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Those familiar with this site’s past features on The Budos Band and Naomi Shelton know my love for Brooklyn’s Daptone Records is well-documented. On the surface, the label (whose motto is “Keep putting soul up”) has a couple big hurdles to overcome: it is a revivalist label, releasing music whose sound is purposefully outdated, and as a result, operates within a generic niche, namely soul and funk inspired by the original sounds of the tail end of the 1960s through the mid ’70s. It is a testament to Daptone’s curatorial prowess, then, that their releases are almost universally stellar and always satisfying, turning those supposed limitations into a glorious mission statement. Those seeking to dip a toe into these retro waters would be advised to shell out for the upcoming 23 track Daptone Gold compendium. To be released on November 24th, this collection brings together an assortment of album tracks, vinyl singles, rarities, and unreleased tracks from the many artists who have contributed to the cause.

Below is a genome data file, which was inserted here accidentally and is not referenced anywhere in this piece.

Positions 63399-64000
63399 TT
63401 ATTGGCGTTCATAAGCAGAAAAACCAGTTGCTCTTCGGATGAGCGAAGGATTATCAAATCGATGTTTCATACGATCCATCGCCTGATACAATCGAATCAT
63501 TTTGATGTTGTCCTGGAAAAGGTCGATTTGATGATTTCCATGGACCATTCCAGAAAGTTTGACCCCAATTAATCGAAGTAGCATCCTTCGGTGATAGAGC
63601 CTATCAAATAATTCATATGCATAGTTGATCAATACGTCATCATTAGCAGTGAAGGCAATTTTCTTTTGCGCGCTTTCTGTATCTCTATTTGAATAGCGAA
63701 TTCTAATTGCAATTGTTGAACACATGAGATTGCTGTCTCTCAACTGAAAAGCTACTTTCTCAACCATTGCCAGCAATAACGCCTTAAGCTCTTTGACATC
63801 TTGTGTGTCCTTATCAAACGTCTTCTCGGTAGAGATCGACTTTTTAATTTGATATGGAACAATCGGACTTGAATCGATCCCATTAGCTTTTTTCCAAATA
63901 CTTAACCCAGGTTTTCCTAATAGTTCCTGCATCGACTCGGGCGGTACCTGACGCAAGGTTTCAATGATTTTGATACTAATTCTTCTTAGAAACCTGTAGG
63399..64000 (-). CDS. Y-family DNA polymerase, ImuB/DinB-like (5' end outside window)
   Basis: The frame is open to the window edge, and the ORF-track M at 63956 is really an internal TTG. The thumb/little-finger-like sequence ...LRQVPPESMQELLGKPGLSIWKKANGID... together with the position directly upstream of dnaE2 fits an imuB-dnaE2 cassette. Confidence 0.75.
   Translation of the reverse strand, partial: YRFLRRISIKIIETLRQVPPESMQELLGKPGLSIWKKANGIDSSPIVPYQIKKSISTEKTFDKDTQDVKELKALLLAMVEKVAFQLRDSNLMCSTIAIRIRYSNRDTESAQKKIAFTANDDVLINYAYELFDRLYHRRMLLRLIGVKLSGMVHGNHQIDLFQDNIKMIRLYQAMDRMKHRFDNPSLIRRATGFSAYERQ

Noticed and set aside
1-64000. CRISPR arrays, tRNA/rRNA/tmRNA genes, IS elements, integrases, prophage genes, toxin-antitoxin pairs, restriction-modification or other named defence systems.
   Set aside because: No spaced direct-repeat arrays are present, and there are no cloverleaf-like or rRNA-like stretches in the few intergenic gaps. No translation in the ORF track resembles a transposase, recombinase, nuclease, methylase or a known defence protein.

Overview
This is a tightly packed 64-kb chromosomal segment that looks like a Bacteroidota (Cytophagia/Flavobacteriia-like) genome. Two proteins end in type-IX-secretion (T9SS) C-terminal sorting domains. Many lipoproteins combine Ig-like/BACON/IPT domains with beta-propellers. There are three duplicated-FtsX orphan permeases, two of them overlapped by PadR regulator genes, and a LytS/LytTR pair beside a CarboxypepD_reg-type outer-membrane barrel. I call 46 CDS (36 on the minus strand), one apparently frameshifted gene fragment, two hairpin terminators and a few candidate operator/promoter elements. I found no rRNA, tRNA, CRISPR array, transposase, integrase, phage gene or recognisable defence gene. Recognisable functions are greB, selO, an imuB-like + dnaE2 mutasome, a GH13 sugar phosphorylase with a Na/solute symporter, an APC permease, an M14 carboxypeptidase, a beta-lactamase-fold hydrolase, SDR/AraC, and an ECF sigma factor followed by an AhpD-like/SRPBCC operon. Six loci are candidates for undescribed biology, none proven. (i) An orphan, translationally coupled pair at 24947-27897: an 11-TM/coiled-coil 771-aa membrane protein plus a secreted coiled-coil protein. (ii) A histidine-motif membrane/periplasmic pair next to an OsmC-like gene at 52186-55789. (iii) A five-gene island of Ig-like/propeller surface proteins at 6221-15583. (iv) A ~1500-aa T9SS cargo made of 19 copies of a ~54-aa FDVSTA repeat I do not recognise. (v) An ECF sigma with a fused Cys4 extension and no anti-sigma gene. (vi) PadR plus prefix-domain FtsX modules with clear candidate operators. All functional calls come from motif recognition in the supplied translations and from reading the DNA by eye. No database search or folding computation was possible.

One such artist is Lee Fields, whose “Stand Up” was released in 2006 as a 45 rpm single and is the twelfth song on the compilation. Fields is the sort of artist the folks at Daptone love to resurrect–a marginal but much admired funk vocalist in the 1970s who still performs and records with gusto in the current era. This 7″ cut turned out to be a prelude to My World, an LP Fields released earlier this year on Truth & Soul Records (and his first since the 1970s), and begins with the insinuating groove of percussion instruments and a full-figured bass line.
The “Sugarman” in the artist credit is Daptone co-founder Neal Sugarman, who keeps things tight with the help of Dave Guy’s fiery trumpet and guitarist Al Street. Street’s precise plucking recalls the style of venerated Jamaican Ernest Ranglin (another artist whose career found a second wind thanks to a committed revivalist scene), but it’s obvious that Fields remains the star of this show. Forty years on, his groans and passion are as raw and compelling as ever. For anyone with a touch of the down and dirty in their blood, “Stand Up” should add a little extra swagger to their strut.